Deena C. Bouknight –
Each year, measures are taken in Western North Carolina to protect peregrine falcons. While no longer on the Endangered Species List, the falcons are still considered sensitive to environmental toxins, and annual area temporary cliff closures are necessary to ensure nesting habitats are undisturbed so that the population of peregrine falcons continues to thrive, according to Chris Kelly, a mountain wildlife diversity biologist at the N.C. Wildlife Resources Commission (NCWRC) .
Peregrine falcons mate for life and return to the same site each year to nest. Disturbances early in the season could result in abandonment, while disturbances later in the cycle may interfere with the adults tending to the nestlings, informed Kelly.
While several cliff closings occur in surrounding counties, the main one of importance to Macon County is at Pickens Nose. Kelly explained that a cliff closure does not mean the entire hiking area is closed, just one area is off limits temporarily to climbers so that the falcons can lay their eggs and raise their offspring.
“Whiteside Mountain in Jackson County, very near the Macon County line, also has a partial closure,” said Kelly.
Typically, the U.S. Forest Service closes protected cliffs each year between Jan. 15 and Aug. 15. However, “Some cliffs on other properties are closed to climbing year round, such as at Chimney Rock State Park, Devil’s Courthouse on the Blue Ridge Parkway, Grandfather Mountain, and others,” Kelly said.
Besides rock climbing, other activities prohibited during cliff closures are rappelling, ice climbing, bouldering, hang gliding, and slacklining.
To monitor area cliffs and ensure falcons are protected, NCWRC staff and volunteers “check sites throughout the nesting season to see if a pair is on territory; determine what ledge they are using for their nest (they don’t build a stick nest; rather, they lay their eggs on the flat rock surface); when incubation begins; when they have young; how many young they have; disturbances; and whether the nest attempt was successful or not,” said Kelly. “This involves long hours (usually four-hour blocks early in the morning) looking through binoculars or a spotting scope, and becoming familiar with peregrine falcon identification, vocalizations and behaviors that reveal what is going on at the nest site. They can be very difficult to observe as they blend in well with rock and are secretive. It is not like watching an eagle nest because we don’t always know immediately which ledge they’ve selected for nesting. At Pickens Nose, there is no clear view of the nest ledge. We watch from very far away at all sites. But at Pickens Nose we watch through the trees from below or observe from above, waiting for a vocalization or flyby to clue us in.”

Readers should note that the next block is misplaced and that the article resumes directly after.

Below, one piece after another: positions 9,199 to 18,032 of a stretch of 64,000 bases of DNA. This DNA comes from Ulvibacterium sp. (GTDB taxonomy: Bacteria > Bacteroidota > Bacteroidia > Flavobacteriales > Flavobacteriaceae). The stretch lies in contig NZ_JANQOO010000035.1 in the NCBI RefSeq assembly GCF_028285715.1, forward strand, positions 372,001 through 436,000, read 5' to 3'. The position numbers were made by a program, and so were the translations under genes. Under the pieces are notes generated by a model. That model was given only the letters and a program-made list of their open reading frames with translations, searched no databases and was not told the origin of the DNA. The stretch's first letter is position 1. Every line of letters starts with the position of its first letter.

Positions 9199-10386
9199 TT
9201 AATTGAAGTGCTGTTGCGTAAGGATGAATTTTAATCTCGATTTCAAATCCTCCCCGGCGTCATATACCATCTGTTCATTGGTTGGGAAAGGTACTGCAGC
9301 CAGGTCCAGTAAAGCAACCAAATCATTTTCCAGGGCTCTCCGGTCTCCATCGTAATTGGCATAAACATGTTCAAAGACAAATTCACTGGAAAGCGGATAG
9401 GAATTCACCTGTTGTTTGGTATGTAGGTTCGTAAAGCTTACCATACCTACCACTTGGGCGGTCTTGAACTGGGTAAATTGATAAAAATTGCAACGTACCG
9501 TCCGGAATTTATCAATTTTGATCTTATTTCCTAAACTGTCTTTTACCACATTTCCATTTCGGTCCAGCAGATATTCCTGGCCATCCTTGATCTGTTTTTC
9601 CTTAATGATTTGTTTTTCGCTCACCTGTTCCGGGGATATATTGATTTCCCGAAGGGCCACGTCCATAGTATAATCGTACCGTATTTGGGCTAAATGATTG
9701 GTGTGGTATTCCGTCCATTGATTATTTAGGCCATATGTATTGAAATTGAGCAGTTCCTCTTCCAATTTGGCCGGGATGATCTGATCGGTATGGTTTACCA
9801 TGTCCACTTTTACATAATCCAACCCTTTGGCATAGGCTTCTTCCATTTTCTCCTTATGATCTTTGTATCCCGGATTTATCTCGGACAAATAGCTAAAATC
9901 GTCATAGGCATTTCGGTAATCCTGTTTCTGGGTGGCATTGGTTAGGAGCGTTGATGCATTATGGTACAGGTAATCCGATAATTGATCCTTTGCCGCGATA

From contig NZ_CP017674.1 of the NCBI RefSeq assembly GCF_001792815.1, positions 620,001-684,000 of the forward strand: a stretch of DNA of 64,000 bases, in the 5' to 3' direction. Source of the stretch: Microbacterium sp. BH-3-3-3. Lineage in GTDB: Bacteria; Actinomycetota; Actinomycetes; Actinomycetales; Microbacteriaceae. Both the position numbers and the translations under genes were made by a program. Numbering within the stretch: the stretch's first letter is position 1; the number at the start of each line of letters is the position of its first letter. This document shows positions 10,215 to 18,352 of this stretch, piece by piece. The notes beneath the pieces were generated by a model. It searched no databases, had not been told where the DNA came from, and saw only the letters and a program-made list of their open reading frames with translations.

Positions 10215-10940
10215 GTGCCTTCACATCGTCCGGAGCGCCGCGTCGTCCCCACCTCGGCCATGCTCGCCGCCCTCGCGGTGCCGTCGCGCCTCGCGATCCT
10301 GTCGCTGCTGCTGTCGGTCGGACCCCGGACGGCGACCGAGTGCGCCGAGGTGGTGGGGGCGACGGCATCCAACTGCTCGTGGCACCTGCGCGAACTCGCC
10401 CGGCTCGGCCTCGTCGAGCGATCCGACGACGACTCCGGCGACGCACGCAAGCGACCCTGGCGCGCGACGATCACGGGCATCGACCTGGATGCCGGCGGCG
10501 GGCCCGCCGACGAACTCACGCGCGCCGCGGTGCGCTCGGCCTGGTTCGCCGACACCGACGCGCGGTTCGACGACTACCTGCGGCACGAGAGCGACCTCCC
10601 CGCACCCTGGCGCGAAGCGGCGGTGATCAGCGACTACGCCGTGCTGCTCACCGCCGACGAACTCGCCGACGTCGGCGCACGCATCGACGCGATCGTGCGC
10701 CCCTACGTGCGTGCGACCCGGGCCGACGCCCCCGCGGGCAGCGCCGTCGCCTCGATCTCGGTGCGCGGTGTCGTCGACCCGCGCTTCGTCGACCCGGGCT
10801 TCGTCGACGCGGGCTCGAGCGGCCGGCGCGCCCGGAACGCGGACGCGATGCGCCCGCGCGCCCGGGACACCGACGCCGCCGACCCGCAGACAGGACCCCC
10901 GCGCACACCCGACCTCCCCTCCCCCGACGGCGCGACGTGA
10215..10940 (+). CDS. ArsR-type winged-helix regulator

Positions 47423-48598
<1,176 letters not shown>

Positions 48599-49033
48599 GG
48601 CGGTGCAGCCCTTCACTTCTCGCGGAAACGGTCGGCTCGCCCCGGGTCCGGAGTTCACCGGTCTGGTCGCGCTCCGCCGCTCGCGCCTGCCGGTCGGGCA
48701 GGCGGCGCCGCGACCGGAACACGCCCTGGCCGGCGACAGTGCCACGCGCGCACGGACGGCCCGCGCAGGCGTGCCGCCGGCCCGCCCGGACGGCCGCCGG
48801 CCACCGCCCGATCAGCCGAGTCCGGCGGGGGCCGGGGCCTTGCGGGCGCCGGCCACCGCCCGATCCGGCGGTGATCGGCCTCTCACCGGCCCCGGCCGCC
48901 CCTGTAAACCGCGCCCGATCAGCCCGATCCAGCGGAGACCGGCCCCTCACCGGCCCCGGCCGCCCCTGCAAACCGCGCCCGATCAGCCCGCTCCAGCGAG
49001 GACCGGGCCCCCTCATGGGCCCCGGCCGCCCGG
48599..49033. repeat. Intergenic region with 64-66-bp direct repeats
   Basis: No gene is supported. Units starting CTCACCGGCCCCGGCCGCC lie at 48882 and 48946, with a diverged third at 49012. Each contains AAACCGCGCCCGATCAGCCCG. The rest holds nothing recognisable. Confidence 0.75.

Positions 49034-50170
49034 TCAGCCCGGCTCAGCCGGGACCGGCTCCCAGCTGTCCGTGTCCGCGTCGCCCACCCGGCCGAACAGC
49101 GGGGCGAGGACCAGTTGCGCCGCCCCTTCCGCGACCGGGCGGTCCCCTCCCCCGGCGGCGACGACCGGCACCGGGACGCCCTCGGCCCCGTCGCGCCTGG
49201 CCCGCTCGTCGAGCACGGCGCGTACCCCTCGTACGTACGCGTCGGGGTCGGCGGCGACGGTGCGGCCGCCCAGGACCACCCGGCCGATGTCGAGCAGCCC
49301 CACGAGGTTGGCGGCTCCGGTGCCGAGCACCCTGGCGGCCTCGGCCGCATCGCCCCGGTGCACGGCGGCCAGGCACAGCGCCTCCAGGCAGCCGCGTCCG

Peregrine falcons, deemed the fastest animals on the planet, can reach speeds of more than 200 miles per hour. And even though they are skilled hunters, the birds have never been very abundant, cited U.S. Fish and Wildlife Service, because their offspring often cannot replace quickly enough the death rates of adults due to accidents and environmental factors.
NCWRC reported that in 2020, across Western North Carolina, 16 sites were occupied by peregrine falcon pairs and four successfully reproduced with a total of seven offspring.
To learn specifics about where and when to avoid activities at Western North Carolina rock cliffs, visit https://www.fs.usda.gov/ and search “Temporary rock cliff closures to protect peregrine falcons.”